I am the … Maintenance Coordinator

For thePeoria (Arizona) Sports Complex

What field care product/piece of equipment could you not live without? My tractor — even if all the mowers break, we can hook up a gang unit to get it done.

Complete this sentence: “If I weren’t a field care pro, I would be …” Ski patrol or a forest ranger.

What path led you to a career in sports field management? I started working for the Colorado Springs Sky Sox (currently the Triple-A affiliate of the Milwaukee Brewers) in high school. I fell in love with creating mowing patterns, grooming the infield and meticulously ensuring the aesthetics of the field as a form of art. After a discussion with my supervisors, I switched my major at Colorado State from natural resources to turfgrass management.

What types of fields and turf areas are you responsible for? We oversee the playing fields, practice fields, common areas and landscaping of the spring training complex for the San Diego Padres and Seattle Mariners. Our facility is used year-round for player development by the two organizations, as well as for regional high school and junior college scouting tournaments.

What are the biggest challenges in maintaining the facility? The numerous user groups that we host who have a variety of expectations when utilizing the complex.

What has been the most memorable moment of your career? It’s not so much the moments, but the people that are the most memorable. People like Mike Urich, who was my intern and is now the head groundskeeper for the York Revolution (my old job). Or Matt Dierdorff, an old assistant of mine, has won a Sports Turf Managers Association Field of the Year award. And all the other groundskeepers I’ve had the pleasure to work with … people like Anthony DeFeo, Kevin Moses, Josh Marden and Steve DeLeon, just to name a few.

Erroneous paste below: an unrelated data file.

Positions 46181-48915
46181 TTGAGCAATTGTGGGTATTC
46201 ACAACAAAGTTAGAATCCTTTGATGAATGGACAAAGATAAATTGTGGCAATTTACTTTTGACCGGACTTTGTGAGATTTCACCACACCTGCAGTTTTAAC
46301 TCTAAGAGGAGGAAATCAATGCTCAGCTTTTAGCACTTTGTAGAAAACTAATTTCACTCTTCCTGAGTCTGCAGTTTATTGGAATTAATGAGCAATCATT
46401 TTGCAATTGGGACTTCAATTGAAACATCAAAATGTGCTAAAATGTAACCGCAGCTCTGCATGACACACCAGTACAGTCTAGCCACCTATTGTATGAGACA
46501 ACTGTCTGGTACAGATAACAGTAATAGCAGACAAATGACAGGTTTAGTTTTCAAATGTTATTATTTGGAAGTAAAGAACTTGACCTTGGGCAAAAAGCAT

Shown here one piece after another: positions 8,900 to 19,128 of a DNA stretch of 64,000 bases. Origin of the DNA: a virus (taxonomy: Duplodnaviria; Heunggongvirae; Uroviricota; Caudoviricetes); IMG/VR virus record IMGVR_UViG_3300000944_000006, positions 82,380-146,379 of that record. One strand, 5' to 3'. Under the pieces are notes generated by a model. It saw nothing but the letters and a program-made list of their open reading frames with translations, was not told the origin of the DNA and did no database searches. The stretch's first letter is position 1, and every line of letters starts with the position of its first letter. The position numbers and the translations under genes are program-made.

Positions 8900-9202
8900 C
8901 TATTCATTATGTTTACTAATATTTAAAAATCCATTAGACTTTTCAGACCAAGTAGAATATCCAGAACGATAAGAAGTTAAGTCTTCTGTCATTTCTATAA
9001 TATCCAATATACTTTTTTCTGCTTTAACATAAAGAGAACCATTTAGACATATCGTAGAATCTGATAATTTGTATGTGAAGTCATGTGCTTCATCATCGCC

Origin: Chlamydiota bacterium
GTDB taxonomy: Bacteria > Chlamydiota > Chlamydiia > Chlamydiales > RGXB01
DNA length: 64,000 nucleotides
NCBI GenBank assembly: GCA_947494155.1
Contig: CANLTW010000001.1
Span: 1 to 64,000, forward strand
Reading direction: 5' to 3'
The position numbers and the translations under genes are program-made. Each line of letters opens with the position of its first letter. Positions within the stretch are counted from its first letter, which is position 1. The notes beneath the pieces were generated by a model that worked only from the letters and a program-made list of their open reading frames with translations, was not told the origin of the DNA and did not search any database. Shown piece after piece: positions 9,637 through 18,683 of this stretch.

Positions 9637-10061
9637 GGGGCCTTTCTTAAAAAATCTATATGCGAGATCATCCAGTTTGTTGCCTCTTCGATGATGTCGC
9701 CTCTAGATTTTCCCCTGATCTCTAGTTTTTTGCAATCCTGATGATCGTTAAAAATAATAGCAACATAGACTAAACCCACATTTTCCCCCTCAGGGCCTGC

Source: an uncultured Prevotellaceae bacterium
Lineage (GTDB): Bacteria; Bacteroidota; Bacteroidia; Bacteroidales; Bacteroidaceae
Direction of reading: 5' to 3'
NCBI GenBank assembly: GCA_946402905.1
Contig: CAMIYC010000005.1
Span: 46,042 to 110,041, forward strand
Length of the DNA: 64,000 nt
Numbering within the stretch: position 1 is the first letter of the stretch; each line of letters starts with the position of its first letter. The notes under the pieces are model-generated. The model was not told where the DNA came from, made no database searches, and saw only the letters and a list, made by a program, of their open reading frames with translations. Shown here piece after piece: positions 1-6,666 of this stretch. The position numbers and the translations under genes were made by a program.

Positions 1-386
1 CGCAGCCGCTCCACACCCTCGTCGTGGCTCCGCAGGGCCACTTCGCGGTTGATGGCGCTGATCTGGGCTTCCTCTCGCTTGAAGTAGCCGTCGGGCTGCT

What’s the biggest lesson you’ve learned on the job? Working for the Sky Sox, I learned the value of teaching and sharing of knowledge. When I interned for the Boston Red Sox, I learned how not to treat the people that work for you. And now with the city of Peoria, I’m learning the importance of trust and how to build and maintain it with everyone I work with.

How do you predict the sports field industry will evolve in the future? We’re close to understanding how an athlete’s body responds to and is influenced by the playing surface. Our industry has always touted safety and playability without understanding the full concept beyond twisting an ankle or taking a ball to the teeth. Sports turf managers are already part chemist, biologist and meteorologist (just to name a few) and the role of kinesiologist will soon be added.

What do you wish spectators/players/coaches knew about your job? I wish the intrinsic and intangible value of a quality playing field was better understood. Also, the conversation about “burnout” within our industry is very real. The work/personal life ratio is out of balance and pay scales don’t match the efforts many of our peers provide.

What is the most important quality required to be a successful field manager? Patience.

What advice would you give aspiring field managers? You don’t have to work at a massive stadium to have a successful career.

Who have been your biggest influences/mentors? All of the supervisors that I’ve learned so much from — for example, Mark Leasure, Chad Olsen, Al Siebert and Chris Calcaterra. Also my wife, Rachel, who keeps me balanced.